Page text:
Unlocking community

Expanding volunteer opportunities on event at a time


Lauren Sexton

Vanessa Partida, junior, will be the vice president for the 2023-24 school year.

Running in countless high schools around the country, Key Club is an international student-led organization that provides opportunities to volunteer around communities. The West Linn Key Club has been running for seven years ever since Kaleyn Lim, class of 2018 alum, started it during her junior year.

The club has a fee of $15 to be a member, as the club is sponsored by Kiwanis, a non-profit organization that utilizes the money from memberships to help provide local service projects. There are also treats provided at the end of every club meeting.

The club is structured based on positions students can run for. These roles include event coordinator, treasurer, president, vice president, publicist, and secretary. At the beginning of every February, the club holds an election for these positions, and club members vote on the officers for the following year. 

This year, numerous people ran for at least one of these roles. However, the only person to apply for the president position was Matthew Hioe, junior. Hioe was president in the 2022-2023 school year, meaning the 2023-2024 school year will be his second year as president. Hioe has been an officer since sophomore year as the club’s treasurer, and a member of the club since freshman year.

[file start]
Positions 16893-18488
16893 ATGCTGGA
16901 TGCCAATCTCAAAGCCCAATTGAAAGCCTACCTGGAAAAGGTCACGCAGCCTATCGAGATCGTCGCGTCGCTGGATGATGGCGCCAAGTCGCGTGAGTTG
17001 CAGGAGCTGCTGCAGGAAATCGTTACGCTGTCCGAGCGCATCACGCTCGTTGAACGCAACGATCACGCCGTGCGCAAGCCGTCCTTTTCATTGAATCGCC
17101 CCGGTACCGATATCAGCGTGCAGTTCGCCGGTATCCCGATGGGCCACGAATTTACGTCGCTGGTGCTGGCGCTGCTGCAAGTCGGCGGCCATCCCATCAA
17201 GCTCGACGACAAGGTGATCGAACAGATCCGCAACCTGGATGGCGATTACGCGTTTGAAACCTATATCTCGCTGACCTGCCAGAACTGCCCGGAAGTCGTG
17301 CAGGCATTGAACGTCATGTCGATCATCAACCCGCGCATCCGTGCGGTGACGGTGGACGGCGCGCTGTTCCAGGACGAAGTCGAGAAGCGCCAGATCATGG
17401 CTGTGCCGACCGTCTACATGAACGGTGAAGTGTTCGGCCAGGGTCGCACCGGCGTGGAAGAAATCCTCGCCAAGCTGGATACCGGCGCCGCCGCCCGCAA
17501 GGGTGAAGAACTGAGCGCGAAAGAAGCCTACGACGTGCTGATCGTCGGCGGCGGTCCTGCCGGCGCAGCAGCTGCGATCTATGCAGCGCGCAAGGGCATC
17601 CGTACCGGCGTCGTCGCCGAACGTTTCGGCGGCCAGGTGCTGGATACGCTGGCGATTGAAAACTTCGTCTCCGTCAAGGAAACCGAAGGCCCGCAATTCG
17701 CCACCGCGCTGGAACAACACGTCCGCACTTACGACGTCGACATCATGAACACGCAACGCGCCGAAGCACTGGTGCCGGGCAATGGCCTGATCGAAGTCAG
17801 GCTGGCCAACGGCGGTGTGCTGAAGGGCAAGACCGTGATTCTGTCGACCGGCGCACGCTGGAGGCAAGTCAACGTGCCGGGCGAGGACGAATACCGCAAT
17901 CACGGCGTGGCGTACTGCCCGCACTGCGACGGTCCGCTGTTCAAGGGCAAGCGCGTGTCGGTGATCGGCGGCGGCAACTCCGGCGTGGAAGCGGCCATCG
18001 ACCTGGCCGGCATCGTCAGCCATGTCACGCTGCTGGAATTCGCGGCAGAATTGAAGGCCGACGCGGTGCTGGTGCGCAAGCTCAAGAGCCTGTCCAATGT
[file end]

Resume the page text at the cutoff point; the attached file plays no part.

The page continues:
“I wanted to become president because of the challenge,” Hioe said. “The opportunity to utilize my time in the best way possible also stuck out to me.” 

Hioe’s responsibilities include creating slideshows displayed during monthly meetings located in room A105, helping organize events, and answering questions related to the club. Considering all these tasks, Hioe has found the position rewarding.

“I have enjoyed my time as president and the opportunities it has brought me,” Hioe said. “I cannot think of any downsides or complaints.”

Hioe also attends monthly meetings with higher-ups and lieutenant governors of the clubs division, specifically Tali Greenfield. Greenfield is the lieutenant governor and representative for the club’s division, and helps orchestrate events while also aiding in officer training.

In addition, Hioe is in contact with presidents from other schools such as Lake Oswego, Lakeridge, Tigard, Tualatin, and Sherwood. During their meetings, the presidents discuss general volunteering opportunities as well as ways to try and get their schools together at events to socialize and volunteer together.

Before Hioe’s presidency, his sister, Amanda Hioe, class of 2021 alum, was president of the club. Watching his sister allowed him to better understand the ways of being a president and encouraged him to be a part of the club.

Watching her as the president pushed me to become an officer initially, but not for the presidential spot,” Hioe said. “The opportunity was there for me, and I took it because I wanted to take the challenge. But, I did learn from her how to organize events and she really taught me how to keep in contact with my officers better.”